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Oregon County Passes Initiative Allowing Sheriff to Void Gun Control Laws If He Thinks They’re Unconstitutional

2nd Amend.

Oregon County Passes Initiative Allowing Sheriff to Void Gun Control Laws If He Thinks They’re Unconstitutional

Nearly a month after a tragic mass shooting shook Umpqua Community College, a rural Oregon county roughly two hours west of the school passed a measure directing the sheriff to bypass state and federal gun laws if he judges them unconstitutional.

Coos County residents smoothly approved the Second Amendment Preservation Ordinance on Tuesday with more than 60 percent voting for its passage. The ordinance bars public employees from using county funds to enforce any laws the sheriff deems unconstitutional.

It also prohibits enforcement of Oregon’s recent law requiring background checks on private gun transfers, including transactions between friends. County employees who violate the measure could face a $2,000 fine.

Rob Taylor, a retired optician who sponsored the measure, said the residents he spoke to while helping collect nearly 2,000 signatures to place the initiative on the November ballot were “thrilled” about it.

Nearly a month after a tragic mass shooting shook Umpqua Community College, a rural Oregon county roughly two hours west of the school passed a measure directing the sheriff to bypass state and federal gun laws if he judges them unconstitutional.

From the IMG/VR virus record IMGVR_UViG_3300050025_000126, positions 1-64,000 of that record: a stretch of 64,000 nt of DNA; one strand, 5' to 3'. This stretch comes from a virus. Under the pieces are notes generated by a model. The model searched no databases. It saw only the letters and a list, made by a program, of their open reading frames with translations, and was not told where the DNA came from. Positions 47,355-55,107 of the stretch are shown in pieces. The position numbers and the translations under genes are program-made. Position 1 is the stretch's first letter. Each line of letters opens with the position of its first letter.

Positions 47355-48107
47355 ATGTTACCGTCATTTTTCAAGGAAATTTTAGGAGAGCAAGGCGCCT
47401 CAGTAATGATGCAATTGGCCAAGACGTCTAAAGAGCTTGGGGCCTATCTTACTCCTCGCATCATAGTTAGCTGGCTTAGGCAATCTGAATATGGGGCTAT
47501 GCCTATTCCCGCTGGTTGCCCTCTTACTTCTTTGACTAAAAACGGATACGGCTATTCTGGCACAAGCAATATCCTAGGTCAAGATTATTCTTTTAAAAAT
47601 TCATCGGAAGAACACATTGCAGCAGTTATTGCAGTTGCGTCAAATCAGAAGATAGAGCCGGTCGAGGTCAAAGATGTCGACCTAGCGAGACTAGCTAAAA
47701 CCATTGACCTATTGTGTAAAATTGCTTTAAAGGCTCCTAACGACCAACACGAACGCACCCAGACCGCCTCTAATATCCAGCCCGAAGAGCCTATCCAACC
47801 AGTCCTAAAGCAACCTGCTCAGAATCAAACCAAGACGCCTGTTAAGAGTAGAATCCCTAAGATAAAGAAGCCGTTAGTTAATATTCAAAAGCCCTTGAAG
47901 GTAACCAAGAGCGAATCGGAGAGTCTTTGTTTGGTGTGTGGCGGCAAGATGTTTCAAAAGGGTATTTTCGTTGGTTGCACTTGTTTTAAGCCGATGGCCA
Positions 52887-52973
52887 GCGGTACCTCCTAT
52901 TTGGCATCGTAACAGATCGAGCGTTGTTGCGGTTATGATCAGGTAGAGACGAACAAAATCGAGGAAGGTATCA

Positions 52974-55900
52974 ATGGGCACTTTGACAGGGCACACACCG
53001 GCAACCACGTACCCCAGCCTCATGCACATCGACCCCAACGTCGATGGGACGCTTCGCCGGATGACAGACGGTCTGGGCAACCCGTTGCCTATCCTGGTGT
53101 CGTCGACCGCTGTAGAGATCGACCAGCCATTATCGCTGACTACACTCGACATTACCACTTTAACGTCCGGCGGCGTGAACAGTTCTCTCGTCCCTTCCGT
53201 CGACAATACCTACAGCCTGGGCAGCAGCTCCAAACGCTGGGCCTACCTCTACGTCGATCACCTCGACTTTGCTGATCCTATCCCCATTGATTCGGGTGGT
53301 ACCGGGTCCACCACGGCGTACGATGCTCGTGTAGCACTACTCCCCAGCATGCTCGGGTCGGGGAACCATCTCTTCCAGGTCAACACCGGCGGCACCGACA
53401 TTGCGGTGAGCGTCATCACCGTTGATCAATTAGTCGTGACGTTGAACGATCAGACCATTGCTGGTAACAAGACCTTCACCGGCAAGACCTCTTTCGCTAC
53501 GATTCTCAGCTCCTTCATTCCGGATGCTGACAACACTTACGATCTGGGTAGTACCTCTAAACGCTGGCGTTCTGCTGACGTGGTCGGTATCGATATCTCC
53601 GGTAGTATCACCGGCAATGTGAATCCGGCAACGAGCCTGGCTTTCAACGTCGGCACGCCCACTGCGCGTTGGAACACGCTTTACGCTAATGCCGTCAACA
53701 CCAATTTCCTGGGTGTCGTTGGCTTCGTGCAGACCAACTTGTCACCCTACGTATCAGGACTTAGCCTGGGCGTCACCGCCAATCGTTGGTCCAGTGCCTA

Coos County residents smoothly approved the Second Amendment Preservation Ordinance on Tuesday with more than 60 percent voting for its passage. The ordinance bars public employees from using county funds to enforce any laws the sheriff deems unconstitutional.

It also prohibits enforcement of Oregon’s recent law requiring background checks on private gun transfers, including transactions between friends. County employees who violate the measure could face a $2,000 fine.

Rob Taylor, a retired optician who sponsored the measure, said the residents he spoke to while helping collect nearly 2,000 signatures to place the initiative on the November ballot were “thrilled” about it.

The Daily Signal is the multimedia news organization of The Heritage Foundation. We’ll respect your inbox and keep you informed.

“We are a big gun ownership area. Coos County has the highest percentage of concealed carry licenses in the entire state,” Taylor told The Daily Signal. “They’re tired of having their rights eroded, and not just under the Second Amendment, all of their rights, so they were thrilled that somebody was trying to do something about it.”

The National Rifle Association said the measure’s passage reflected a uniform sentiment among gun owners in the U.S.

“The ordinance passed in Coos County is a sign of the frustration law-abiding gun owners are feeling all across the country.” NRA spokesman Lars Dalseide told The Daily Signal.

But many are questioning its legality.

Coos County Sheriff Craig Zanni, who is now tasked with deciding which gun laws are in line with the Constitution, told the Oregonian last month that while he is a strong gun rights advocate, he had concerns about whether he had the authority to make those decisions.

“I’m not sure the courts would agree with that concept,” he said. “I would just bet there would be some legal challenges to it.”

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